ATTC Messenger May 2014: Hepatitis C Services in Substance Use Treatment Settings

May 2014

Availability and Use of HCV Services in Substance Use Treatment Settings

Meg Brunner
Librarian, Alcohol & Drug Abuse Institute, University of Washington
CTN Dissemination Library

Hepatitis C virus (HCV) was first properly identified in the 1980s, when it became apparent there was a new virus causing liver damage that wasn’t hepatitis A or B. Twenty-five years after it was officially dubbed “C,” more than 130-150 million people are suffering from this chronic infection globally, with 350,000-500,000 dying each year from hepatitis C-related liver diseases
(WHO factsheet, April 2014). 1

HCV is a critical public health challenge among drug users. Substance use, particularly use involving the sharing of needles, syringes, or other injection equipment, is one of the primary vectors for the spread of HCV. Complicating matters, infected individuals who actively use or abuse substances have significant challenges accessing and adhering to care, contributing further to the spread of the disease. Deaths due to HCV have long since surpassed those due to HIV/AIDS, 2 making prevention efforts increasingly imperative.

For these reasons, research into the role of the substance use disorder treatment system in responding to infections like HCV is receiving increasing attention.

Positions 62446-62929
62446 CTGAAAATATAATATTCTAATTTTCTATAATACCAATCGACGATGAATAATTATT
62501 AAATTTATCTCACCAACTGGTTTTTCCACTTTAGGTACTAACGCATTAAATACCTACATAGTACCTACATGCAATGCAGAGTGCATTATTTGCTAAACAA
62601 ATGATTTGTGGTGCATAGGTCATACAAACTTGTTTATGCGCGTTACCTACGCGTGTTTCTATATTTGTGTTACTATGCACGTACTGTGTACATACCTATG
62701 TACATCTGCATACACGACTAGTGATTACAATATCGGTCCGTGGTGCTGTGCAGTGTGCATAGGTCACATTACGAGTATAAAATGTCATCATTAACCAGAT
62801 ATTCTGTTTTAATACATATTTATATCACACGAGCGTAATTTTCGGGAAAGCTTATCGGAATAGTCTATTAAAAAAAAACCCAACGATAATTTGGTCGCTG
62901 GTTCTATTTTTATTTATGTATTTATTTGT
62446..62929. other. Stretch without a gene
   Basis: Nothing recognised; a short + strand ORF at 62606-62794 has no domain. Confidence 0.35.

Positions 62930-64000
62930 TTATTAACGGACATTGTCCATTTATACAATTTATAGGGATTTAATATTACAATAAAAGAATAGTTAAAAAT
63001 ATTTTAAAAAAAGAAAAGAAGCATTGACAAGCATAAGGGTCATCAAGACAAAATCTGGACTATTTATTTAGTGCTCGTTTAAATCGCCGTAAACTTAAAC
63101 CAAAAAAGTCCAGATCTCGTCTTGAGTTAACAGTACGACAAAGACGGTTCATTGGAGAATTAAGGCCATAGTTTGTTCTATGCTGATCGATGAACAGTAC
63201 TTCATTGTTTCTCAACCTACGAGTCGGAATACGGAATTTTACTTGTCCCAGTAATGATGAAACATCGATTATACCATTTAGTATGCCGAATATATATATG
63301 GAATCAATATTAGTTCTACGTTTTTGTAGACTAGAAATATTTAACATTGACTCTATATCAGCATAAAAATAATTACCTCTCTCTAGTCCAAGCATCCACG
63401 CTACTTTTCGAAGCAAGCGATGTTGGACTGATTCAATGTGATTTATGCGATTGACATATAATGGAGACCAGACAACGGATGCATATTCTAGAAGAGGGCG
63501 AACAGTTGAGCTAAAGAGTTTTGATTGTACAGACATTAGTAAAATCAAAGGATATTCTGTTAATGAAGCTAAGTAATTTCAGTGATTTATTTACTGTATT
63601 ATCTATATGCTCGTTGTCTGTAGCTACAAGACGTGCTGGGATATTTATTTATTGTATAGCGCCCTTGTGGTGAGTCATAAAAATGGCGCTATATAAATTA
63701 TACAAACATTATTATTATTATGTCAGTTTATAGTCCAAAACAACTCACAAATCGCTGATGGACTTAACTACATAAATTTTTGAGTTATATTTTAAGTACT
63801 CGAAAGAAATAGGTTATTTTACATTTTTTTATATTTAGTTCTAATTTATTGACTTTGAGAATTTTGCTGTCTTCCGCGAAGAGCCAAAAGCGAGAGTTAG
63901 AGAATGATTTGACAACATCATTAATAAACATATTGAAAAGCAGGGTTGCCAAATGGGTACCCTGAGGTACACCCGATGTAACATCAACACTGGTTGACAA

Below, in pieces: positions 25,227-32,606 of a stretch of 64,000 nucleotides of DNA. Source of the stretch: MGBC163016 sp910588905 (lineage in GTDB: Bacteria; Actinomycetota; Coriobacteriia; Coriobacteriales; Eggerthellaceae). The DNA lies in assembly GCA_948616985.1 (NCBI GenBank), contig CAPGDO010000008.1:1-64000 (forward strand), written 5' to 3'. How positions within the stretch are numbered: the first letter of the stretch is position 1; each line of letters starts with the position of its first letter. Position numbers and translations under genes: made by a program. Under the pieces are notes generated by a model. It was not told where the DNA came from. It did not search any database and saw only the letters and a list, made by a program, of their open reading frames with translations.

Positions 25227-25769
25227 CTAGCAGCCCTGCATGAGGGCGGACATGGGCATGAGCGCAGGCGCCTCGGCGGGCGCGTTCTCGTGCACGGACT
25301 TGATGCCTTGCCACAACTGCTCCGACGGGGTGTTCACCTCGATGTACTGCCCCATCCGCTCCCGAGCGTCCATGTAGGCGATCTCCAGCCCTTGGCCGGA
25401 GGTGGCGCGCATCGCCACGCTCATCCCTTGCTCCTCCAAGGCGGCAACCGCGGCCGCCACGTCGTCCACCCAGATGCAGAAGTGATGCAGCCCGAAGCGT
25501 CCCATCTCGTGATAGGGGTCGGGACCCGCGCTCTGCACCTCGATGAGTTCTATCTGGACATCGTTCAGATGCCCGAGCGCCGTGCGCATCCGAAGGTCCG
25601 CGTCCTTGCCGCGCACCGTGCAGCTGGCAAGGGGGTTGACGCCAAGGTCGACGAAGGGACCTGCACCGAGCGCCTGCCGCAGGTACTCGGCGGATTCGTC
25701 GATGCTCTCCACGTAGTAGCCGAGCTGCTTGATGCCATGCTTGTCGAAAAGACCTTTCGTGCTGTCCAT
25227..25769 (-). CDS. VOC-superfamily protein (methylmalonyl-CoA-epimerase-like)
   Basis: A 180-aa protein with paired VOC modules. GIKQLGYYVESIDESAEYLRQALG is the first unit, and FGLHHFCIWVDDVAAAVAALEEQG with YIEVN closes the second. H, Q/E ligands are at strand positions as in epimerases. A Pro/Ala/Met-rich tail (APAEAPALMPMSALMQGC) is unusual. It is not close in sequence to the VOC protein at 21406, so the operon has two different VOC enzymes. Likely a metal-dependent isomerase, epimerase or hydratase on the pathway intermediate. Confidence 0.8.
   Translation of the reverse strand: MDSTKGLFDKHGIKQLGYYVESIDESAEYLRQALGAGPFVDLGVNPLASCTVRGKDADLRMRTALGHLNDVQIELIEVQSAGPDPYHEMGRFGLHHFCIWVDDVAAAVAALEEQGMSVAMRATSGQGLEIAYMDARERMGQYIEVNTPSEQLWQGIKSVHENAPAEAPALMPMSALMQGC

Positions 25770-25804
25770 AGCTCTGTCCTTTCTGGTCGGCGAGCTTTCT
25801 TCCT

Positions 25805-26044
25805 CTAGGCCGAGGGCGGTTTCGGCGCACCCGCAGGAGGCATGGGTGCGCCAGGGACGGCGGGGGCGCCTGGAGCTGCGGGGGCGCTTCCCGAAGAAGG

The National Drug Abuse Treatment Clinical Trials Network (CTN), funded by the National Institute on Drug Abuse (NIDA), has conducted two health services research studies about the hepatitis C virus, examining the availability of HCV-related services in substance use disorder community treatment programs, as well as barriers that keep patients from accessing those services.

The first of these two studies, “Characteristics of Screening, Evaluation, and Treatment of HIV/AIDS, Hepatitis C Viral Infection and Sexually Transmitted Infections in Substance Abuse Treatment Programs,” 3 surveyed state substance abuse and health department administrators, as well as substance abuse treatment program administrators from each of the CTN’s original 319 treatment programs, to obtain a profile of the availability and priority of health services for HIV/AIDS, HCV, and sexually transmitted infections (STIs) across the country.

The survey focused on two categories of infection-related health services: medical (medical history and physical examination, biological testing, treatment, and monitoring) and nonmedical (patient education, risk assessment, and counseling).

Data revealed that HIV/AIDS services were more frequently available than HCV- or STI-related services, and that nonmedical health services like patient counseling were more available than medical ones. HCV-related medical history and exam services were available in 68% of programs in a hospital, university, or health center setting, but in only 47% of freestanding substance abuse treatment programs. Only 28.9% of programs offered HCV treatment either on-site or via referral.